The result of their extended affair was that Bathsheba got pregnant. In a fit of panic, David ordered her husband, Uriah, to the front where he was logically killed. David then took Bathsheba into his home (and his bed) and his wife, thinking that his sin had been unseen. I'm sure that he believed that he was doing the "right" thing by marrying Bathsheba, that this marriage was a sign of penance toward God. But God wasn't fooled. Manipulation is never part of repentance. Yes, we are to make restitution, but first comes confession. And David hadn't confessed.
Whether it's been through abuse or disorder, I learned to fear.
Child development experts state that newborns have only two fears: loud noises and falling. Babies' brains and nerves grow rapidly in the first two years of life, but they are born with very immature nervous systems. This means that they cannot interpret or handle certain sensory input -- like loud noises or the feeling of falling.
So, that means, all other fears are learned.
That's certainly been my experience. Growing up with an abusive dad, there was always this "or else" undercurrent of dread. My life experiences with conditional love further sealed the deal to the performance-based nature to both love and life:
"I desperately wanted my dad to notice me. I learned very quickly that one surefire way to do that was by winning awards. When I won something, I wasn't completely worthless or useless. I was productive; I was 'earning my keep.' I set impossible standards for myself. Try as I might with award after award, I'd eventually disappoint everyone, including myself, proving that I wasn't worth anything after all.
My perfect attendance record in school is an excellent example. For three years in a row, I did not missed one day of school, knowing that I would win a perfect attendance certificate, tangible proof on paper that I was worthwhile. It became a standard I had to maintain because my dad seemed pleased in my performance. Of course, he never said that he was proud of me, but he did lay off the criticisms briefly. So for the next few years, I went to school with colds, sore throats and influenza. I remember going to school once with a temperature of over 101, sitting at my desk, on the verge of throwing up, yet only thinking of that certificate.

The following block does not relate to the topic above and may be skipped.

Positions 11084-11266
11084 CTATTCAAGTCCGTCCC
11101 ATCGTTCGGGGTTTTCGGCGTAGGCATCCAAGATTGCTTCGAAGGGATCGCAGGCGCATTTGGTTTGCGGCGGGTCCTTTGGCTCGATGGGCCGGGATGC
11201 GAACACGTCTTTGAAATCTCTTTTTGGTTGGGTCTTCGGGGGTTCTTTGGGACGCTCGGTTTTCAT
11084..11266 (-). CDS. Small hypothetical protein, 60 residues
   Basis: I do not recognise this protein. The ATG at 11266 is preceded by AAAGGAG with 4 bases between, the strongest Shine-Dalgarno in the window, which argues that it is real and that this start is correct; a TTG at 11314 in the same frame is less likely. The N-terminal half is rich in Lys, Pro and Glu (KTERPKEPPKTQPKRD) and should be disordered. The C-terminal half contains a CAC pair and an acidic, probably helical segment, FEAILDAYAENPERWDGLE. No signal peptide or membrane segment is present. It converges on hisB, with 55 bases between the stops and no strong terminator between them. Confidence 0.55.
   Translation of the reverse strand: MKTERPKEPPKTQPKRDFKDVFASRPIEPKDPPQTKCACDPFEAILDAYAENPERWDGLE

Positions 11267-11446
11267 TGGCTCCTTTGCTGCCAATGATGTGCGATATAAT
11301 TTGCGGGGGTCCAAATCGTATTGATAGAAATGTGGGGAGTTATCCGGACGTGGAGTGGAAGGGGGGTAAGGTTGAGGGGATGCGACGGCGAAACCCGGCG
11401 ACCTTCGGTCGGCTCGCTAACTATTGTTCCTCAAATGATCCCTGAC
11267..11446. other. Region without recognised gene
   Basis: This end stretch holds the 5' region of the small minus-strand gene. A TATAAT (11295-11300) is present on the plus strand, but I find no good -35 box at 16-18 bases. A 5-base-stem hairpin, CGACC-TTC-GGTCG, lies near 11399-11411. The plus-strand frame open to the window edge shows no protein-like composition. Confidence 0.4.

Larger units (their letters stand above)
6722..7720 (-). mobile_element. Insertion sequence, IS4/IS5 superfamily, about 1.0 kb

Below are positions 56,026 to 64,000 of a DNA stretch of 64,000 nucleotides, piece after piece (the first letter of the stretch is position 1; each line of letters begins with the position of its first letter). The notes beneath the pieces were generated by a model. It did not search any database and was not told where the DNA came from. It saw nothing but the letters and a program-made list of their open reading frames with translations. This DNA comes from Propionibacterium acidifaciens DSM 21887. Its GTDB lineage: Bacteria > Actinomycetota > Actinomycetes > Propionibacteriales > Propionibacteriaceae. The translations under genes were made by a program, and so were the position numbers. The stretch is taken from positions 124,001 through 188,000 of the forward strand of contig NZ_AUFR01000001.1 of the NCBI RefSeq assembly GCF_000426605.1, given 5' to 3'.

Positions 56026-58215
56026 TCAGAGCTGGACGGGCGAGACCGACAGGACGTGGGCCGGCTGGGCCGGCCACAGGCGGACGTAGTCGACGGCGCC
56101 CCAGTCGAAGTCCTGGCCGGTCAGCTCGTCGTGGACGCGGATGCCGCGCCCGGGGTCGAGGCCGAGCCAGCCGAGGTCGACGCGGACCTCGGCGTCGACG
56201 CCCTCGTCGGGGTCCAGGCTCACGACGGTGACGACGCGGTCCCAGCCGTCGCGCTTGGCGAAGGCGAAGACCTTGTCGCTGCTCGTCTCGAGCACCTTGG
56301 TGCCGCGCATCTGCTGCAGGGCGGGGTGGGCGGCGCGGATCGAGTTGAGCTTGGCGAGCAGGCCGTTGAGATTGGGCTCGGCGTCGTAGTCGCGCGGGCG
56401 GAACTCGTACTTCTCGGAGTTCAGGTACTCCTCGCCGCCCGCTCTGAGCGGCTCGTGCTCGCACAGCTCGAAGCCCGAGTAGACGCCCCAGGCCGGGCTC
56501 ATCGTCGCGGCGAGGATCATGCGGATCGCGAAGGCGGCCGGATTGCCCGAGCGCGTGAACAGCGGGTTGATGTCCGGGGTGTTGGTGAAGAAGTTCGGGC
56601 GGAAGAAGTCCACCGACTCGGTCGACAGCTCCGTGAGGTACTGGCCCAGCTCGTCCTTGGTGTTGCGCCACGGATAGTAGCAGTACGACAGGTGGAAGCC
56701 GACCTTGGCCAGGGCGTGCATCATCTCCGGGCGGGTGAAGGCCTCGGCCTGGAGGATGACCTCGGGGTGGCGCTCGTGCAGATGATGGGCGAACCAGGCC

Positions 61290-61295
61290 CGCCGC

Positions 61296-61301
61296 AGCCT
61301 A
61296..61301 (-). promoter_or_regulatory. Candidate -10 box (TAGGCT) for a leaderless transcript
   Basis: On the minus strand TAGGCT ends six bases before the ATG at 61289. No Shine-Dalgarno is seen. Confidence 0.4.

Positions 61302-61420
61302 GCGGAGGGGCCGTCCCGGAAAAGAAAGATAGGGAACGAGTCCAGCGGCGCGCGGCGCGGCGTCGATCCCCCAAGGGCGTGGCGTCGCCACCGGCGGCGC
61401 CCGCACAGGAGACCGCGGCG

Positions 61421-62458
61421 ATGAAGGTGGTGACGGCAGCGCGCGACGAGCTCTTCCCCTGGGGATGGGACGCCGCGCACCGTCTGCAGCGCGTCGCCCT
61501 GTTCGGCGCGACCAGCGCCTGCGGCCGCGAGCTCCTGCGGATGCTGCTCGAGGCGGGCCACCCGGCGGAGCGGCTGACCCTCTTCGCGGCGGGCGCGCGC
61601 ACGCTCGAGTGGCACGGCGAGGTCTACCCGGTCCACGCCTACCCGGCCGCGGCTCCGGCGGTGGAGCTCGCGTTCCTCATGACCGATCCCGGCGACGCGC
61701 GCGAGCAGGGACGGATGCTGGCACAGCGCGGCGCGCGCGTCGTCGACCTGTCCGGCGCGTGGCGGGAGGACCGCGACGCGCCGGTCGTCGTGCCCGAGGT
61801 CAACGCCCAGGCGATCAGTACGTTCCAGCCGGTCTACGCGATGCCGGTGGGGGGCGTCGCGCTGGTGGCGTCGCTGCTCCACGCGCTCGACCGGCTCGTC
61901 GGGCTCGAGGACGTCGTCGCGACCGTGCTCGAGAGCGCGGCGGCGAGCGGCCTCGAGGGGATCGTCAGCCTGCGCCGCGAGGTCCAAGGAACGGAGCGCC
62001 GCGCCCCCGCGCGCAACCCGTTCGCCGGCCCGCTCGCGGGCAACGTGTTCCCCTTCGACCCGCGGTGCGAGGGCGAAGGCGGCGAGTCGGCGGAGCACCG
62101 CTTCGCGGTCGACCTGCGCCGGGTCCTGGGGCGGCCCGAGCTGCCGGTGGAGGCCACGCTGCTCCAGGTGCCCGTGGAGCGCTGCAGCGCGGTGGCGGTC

Haughty eyes and a proud heart—the lamp of the wicked—are sin. Proverbs 21:4
I'm dealing with haughtiness right now . . . my own. Haughtiness is a superlative pride, a feeling of being or doing better than others. It's antonym is humility. And I personally think that seeking the praises of those around you is a part of that.
Scripture is very clear. This is sin. And what's interesting is that this verse doesn't talk about sin that we do, but rather sin that we are . . . how we feel and think and make choices. It can be easy, within our church culture, to act like a Christian. In fact, I've had some Christians tell me that they never sin. And if we were speaking only of the sins that we can do, they may be right. Likely they don't kill or steal or commit adultery. But the Lord looks past our actions into our hearts: